the design of the game, and that the user interface follows from that,
rather than vice versa.

--Mike
mjr underscore at hotmail dot com

Jeffrey F Pack

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Feb 19, 2003, 8:23:46 PM2/19/03
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Andrew Plotkin <erky...@eblong.com> writes:

> Here, Jeffrey F Pack <jf...@konichiwa.cc.columbia.edu> wrote:

> > Andrew Plotkin <erky...@eblong.com> writes:

> >> Well, sure. We're getting better at what we do. Why is this
> >> controversial?
>
> > Well, I think it's the idea that parsers have abandoned English in
> > favor of Adventurese.

> You have to own something before you can abandon it... text game
> parsers have *always* been in Adventurese. I don't believe Colossal
> Cave had any command range that isn't covered, pretty much, in the
> standard modern parsers.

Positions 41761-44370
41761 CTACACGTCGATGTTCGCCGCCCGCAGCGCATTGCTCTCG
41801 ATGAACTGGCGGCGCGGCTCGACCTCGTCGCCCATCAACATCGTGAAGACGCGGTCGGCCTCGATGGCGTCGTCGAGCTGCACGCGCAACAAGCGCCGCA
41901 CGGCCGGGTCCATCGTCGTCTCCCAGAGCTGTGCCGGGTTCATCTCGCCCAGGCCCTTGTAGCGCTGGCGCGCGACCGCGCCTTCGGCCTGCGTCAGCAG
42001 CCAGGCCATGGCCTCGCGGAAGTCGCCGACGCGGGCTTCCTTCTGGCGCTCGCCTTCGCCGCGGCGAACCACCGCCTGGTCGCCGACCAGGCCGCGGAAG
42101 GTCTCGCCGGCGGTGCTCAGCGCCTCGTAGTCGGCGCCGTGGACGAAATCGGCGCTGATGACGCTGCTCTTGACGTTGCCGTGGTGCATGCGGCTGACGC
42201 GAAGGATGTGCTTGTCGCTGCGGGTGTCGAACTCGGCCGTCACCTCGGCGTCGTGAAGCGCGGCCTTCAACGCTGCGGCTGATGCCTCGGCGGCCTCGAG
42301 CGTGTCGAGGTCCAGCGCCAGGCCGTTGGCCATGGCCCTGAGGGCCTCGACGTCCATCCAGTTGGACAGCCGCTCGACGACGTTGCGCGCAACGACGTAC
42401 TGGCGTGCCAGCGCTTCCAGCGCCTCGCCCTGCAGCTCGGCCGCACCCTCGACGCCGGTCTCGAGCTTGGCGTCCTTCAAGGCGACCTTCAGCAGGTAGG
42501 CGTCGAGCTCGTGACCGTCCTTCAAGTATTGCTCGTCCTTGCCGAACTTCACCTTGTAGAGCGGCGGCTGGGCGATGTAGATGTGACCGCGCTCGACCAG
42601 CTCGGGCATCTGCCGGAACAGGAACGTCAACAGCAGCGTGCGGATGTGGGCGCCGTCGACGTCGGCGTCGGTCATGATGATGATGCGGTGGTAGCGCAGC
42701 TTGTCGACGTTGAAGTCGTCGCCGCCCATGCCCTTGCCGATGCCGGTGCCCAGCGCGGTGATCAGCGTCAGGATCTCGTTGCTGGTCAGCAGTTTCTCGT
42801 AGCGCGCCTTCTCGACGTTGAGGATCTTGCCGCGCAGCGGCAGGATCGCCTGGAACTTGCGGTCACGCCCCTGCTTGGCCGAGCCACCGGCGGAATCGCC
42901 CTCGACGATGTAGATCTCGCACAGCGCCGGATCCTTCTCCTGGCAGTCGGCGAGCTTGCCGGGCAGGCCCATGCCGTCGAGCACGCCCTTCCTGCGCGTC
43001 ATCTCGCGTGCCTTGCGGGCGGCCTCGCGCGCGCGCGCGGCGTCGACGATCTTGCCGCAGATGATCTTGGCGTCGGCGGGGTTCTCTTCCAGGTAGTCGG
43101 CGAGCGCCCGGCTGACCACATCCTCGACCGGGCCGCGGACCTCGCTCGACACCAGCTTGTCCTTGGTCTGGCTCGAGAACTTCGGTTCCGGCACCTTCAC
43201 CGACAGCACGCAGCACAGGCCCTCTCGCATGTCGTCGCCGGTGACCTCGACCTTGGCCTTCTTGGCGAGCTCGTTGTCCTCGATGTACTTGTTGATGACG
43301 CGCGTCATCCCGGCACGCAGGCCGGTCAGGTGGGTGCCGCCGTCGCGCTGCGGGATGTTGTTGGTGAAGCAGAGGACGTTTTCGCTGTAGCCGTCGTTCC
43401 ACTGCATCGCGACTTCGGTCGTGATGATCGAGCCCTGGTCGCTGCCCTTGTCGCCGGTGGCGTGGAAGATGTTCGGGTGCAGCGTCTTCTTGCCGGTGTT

Perhaps "abandon" was the wrong verb. What I meant was that, as I
understand it, the VERB NOUN convention (Old Adventurese?) developed
early, and for a while parsers got better at interpreting grammar that
looked more like English, until we've arrived at Modern Adventurese.
No, it's not a perfectly linear timeline, and I really don't remember
the state of the original Colossal Cave parser



> (Exception: I'm told that the original Adventure code supported typing
> a room name (no verb) to mean "go to ROOM", which would only work if
> you were near ROOM. That convention has been dropped. However, that is
> even less like English than modern Adventurese.)
>
> > Not that I believe an otherwise "traditional" game which required
> > alternate structures (no idea what this would look like; perhaps a
> > type-the-response conversation system that tried to gauge tone as
> > well as subject?) would be well-received; players are too used to
> > VERB NOUN.
>
> (And VERB NOUN PRONOUN NOUN, and so on.)

PREPOSITION, surely.

> My _Space Under the Window_ was a random stab at a different command
> system.

And was one of the main reasons I put that "traditional" in there.
Could that system be used with a more conventional room-and-object
setup to "zoom" in and out of descriptions more fluidly than the
LOOK/EXAMINE/SEARCH hierarchy? I don't know.